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Bone Healing in Multiple Myeloma with Melphalan Chemotherapy

LUIS H. RODRIGUEZ, M.D.; J. BARNETT FINKELSTEIN, M.D.; C. C. SHULLENBERGER, M.D.; and RAYMOND ALEXANIAN, M.D.
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Supported by grant CA 03195 from the U.S. Public Health Service, Washington, D.C.

▸Requests for reprints should be addressed to Raymond Alexanian, M.D., The University of Texas M. D. Anderson Hospital and Tumor Institute, 6723 Bertner Ave., Houston, Tex. 77025.


Houston, Texas


Ann Intern Med. 1972;76(4):551-556. doi:10.7326/0003-4819-76-4-551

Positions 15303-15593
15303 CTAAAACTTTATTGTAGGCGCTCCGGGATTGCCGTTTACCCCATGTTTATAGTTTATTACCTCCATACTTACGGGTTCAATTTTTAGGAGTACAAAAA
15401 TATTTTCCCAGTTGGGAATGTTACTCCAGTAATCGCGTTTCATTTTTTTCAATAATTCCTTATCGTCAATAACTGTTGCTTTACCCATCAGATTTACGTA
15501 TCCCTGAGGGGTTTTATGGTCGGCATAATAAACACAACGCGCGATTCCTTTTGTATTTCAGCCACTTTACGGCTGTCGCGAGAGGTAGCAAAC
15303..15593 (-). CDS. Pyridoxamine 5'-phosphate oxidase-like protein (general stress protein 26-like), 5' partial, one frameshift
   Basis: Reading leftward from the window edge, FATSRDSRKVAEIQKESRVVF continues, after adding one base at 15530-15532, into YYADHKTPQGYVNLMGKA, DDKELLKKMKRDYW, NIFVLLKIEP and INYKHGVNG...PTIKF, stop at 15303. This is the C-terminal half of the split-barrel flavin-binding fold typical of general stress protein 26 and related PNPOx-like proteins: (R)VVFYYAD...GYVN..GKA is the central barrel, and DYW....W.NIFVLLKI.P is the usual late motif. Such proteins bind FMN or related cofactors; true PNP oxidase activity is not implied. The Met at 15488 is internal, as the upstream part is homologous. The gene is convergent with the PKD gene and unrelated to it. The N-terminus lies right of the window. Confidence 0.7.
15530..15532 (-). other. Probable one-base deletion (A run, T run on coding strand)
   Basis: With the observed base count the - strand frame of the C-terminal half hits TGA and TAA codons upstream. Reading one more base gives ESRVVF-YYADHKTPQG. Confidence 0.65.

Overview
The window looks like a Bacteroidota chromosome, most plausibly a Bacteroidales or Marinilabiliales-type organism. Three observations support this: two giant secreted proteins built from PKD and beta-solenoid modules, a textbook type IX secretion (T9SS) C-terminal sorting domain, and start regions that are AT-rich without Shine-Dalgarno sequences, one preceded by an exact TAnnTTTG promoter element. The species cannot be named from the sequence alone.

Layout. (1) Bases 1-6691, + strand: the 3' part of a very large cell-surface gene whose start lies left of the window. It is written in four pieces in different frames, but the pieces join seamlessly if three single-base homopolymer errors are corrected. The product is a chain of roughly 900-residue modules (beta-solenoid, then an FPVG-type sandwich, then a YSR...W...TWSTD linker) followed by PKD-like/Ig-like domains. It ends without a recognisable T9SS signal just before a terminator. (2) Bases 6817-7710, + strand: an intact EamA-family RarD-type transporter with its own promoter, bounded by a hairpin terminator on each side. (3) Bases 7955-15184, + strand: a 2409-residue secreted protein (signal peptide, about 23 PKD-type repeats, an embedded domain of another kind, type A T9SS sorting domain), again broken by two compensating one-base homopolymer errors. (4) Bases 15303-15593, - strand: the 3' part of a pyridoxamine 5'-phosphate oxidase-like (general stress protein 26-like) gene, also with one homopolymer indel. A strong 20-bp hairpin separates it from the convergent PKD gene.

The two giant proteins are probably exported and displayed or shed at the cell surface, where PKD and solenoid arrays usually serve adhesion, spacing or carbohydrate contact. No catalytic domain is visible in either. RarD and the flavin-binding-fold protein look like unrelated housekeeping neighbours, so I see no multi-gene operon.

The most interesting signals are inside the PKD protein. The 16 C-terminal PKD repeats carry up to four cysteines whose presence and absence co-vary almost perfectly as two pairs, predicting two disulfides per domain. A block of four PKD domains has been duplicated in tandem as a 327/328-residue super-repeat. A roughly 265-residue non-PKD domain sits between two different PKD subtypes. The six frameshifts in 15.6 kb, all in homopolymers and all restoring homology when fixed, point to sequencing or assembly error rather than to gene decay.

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The lateral skull roentgenograms of 216 consecutive-patients with multiple myeloma were analyzed for the occurrence of bone healing after treatment with melphalan. Of 125 patients with lytic skull lesions and an evaluable treatment trial, 68 responded to chemotherapy, and 30% of these had bone repair. When it occurred, improvement of bone lesions was always recognized within 18 months after the institution of treatment but subsequent to the onset of remission, as defined by myeloma protein reduction. Progression of lytic lesions during disease relapse usually followed evidence of increased myeloma protein production. Responding patients with bone healing did not have a degree or duration of remission superior to that of responding patients without bone repair. Serial assessment of lateral skull films are useful in confirming clinical remissions and relapses in many myeloma patients and may be of particular value in those with equivocal changes in other disease manifestations.

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